Thursday, November 11, 2010

A Letter to Mom, Post-moving

As I was typing out the following email to Mom, I realize that I might as well post it as my little summary of my past very exhausting 3 days of moving.

Wish I could stay in Shanghai and unpack all of my 20 boxes from Japan. But leaving on a 8:30am flight to Seoul tomorrow ...

At least my post-graduation transition is finally coming to an end with settling into my new apartment ...


Dear Mom,

Thanks for your email. I'm completely moved in now. The moving process wasn't so bad 'cuz I was lucky enough to find a really good moving company -- according to C, that really is considered a stroke of rare luck, 'cuz out of all of her experiences with moving in the past 4 years, not one of them was pleasant. But running around shopping for new stuff for the apartment and fixing things here and there has been extremely tiring. I know it could just be the moving process that aggregates the feelings of unsettledness, but I'm really getting frustrated with people constantly wanting to cheat on me and shockingly poor customer service at places like Ikea and Carrefour, supposedly international brand name stores.

China is a place that really exhausts you. You step out of the door and for no good reason you get yelled at by whoever you come in contact with. Another analogy that better describes how I feel is this -- it's like one walking out of the door expecting to just have an easy and "normal" day, yet suddenly many big and small rocks fall from the sky out of nowhere, and one either dodges them barely or comes home wounded if not traumatized, both physically and mentally. The school hasn't been very helpful either. The international exchange office has been an extreme fuss with not yet getting my long-term visa ready, so I'll need to go through the hassle of getting another visa in Seoul even though this visa will only an one-time entry, AGAIN. And guess what? Our dear Chinese consulate in Seoul doesn't even accept visa applications from non-Korean citizens. So now I need to go through a local Korean travel agent -- with extra charges of course! -- in order to get my visa back to China.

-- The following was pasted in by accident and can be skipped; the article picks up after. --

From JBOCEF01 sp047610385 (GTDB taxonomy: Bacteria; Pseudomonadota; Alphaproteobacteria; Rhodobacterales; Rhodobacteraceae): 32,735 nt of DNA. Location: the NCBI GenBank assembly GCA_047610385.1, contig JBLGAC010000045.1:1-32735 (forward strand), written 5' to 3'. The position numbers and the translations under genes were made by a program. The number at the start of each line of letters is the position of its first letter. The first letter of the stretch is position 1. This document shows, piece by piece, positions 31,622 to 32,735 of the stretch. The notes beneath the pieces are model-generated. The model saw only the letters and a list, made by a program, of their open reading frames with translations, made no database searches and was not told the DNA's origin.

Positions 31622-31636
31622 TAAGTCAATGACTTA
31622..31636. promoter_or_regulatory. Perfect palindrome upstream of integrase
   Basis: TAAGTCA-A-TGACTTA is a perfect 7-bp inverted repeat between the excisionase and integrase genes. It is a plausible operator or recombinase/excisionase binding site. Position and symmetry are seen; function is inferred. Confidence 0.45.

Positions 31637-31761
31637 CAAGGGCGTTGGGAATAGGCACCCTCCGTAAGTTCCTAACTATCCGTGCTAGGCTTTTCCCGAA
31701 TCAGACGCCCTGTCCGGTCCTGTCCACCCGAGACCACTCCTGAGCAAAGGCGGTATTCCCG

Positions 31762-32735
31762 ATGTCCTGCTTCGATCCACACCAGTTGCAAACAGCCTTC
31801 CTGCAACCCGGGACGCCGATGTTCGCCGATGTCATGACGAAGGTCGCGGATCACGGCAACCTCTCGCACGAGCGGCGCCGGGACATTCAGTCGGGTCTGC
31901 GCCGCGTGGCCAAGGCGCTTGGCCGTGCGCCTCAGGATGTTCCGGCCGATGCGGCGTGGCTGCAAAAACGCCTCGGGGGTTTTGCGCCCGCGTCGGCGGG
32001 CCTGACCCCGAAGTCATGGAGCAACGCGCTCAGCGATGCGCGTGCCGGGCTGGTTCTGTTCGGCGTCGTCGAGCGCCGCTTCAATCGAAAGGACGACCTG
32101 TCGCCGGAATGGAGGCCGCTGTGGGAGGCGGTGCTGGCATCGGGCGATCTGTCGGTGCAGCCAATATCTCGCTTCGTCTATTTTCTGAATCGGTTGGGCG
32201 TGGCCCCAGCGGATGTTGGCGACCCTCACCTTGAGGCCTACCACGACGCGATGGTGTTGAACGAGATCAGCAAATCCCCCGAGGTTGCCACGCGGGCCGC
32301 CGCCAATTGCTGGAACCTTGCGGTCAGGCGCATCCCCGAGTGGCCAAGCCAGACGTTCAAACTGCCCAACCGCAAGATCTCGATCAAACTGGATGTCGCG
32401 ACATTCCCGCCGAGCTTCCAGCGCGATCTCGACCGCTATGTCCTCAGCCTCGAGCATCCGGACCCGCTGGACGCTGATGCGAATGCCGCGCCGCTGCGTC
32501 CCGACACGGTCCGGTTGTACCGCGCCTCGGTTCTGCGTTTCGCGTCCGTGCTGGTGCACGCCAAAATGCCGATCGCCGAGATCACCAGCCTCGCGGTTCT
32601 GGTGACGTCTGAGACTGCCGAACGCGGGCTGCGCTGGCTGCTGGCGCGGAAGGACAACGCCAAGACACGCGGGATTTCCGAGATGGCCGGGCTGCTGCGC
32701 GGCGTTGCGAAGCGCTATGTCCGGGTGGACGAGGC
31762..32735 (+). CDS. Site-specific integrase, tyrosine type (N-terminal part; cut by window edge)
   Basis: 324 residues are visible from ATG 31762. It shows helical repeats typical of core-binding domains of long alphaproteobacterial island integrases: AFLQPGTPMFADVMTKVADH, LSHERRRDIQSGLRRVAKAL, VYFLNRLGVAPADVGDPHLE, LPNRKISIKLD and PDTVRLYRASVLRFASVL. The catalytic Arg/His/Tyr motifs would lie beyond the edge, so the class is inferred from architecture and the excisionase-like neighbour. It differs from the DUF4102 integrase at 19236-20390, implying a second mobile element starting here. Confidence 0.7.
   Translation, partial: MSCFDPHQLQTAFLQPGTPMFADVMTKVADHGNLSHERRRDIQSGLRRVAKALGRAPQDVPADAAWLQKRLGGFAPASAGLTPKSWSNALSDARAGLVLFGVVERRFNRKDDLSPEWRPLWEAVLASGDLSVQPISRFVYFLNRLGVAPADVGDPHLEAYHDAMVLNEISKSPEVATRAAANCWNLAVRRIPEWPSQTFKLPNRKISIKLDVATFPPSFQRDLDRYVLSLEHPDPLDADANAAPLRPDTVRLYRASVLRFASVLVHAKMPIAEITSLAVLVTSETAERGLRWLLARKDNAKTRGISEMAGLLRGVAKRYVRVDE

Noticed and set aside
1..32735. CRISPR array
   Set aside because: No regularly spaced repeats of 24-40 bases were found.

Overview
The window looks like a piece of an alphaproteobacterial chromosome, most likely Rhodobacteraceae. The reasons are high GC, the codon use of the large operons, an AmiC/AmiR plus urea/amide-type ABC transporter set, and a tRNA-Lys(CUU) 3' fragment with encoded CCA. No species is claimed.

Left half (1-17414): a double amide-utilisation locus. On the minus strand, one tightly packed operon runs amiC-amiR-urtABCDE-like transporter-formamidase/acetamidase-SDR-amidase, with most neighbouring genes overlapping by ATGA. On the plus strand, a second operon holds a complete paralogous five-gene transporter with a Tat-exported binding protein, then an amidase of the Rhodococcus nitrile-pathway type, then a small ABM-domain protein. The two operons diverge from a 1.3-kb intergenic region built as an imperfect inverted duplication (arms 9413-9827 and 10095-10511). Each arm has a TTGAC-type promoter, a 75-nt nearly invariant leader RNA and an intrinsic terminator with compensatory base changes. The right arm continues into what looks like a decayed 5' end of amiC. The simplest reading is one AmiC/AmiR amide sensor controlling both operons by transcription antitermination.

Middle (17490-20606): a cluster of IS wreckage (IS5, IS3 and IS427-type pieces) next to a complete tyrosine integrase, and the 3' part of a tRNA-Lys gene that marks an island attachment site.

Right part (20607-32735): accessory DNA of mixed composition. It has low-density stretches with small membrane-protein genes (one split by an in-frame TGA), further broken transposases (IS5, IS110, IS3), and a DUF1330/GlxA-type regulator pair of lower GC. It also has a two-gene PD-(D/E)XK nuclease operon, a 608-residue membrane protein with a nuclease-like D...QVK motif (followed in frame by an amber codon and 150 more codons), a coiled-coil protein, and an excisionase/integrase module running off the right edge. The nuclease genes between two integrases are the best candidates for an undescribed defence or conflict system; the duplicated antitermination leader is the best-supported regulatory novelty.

Again, why does the school/China have to make things so difficult for someone whom they supposedly want to hire?

I realize that I'm going through a lot of cultural shock issues. This is at first puzzling to me 'cuz this isn't my first time living in China. But I think it may have to do with my past 3 years of living, studying, and working in Japan. In order to survive China, I literally need to "de-Japanize" myself or unlearn everything that Japan has taught me -- about professionalism, about politeness, about hygiene, about common courtesy, about standards of perfection, the list goes on. This is not to say that I'm going to start acting like the Chinese, but I do need to start "expecting" differently and stop "hoping" that the Chinese will in any way behave like the Japanese or the Westerners. It's simply impossible, 9 out of 10 cases.

On a positive note -- I totally love my new apartment. I purchased a really nice carpet (orange/red with a modern-style rose motif), which makes the living room really cozy, and adding some floor lamps also helps make the apartment warm and homey. I love how convenient the location is -- literally one minute from the subway stop, and subway line one is the most convenient line of all. I also love the feel of the neighborhood -- French concession with 梧桐樹 everywhere.

The only downside of this apartment complex so far is that the security guards at the door, the 管理員, are completely useless. One of them looks at me with this blank face no matter what questions I ask him. The other does nothing but chain smokes (occasionally he picks up a broom and sweeps the dusk off the floor -- but only from one corner to the other corner, not from the floor to the trash can, it seems like). This 水電工 (plumber/electric guy) also has been a jerk lying to me and ripping me off big time the other day. I wish the landlord could've warned me about him or told me more stuff about this complex (in the end, perhaps the landlord/lady aren't as nice as the agent said). But in the end, it's only merely one of the many instances where I've got cheated by people anyway ...

I'm leaving tomorrow real early for Korea. Will have an important meeting in the afternoon and a full-day conference on Sat. Monday I'm also giving a talk a S Univ. Neither presentations are completely done yet though ... *sigh*

Hope all is well. Will keep you updated via email.


梅ちゃん at 10:26:00 PM



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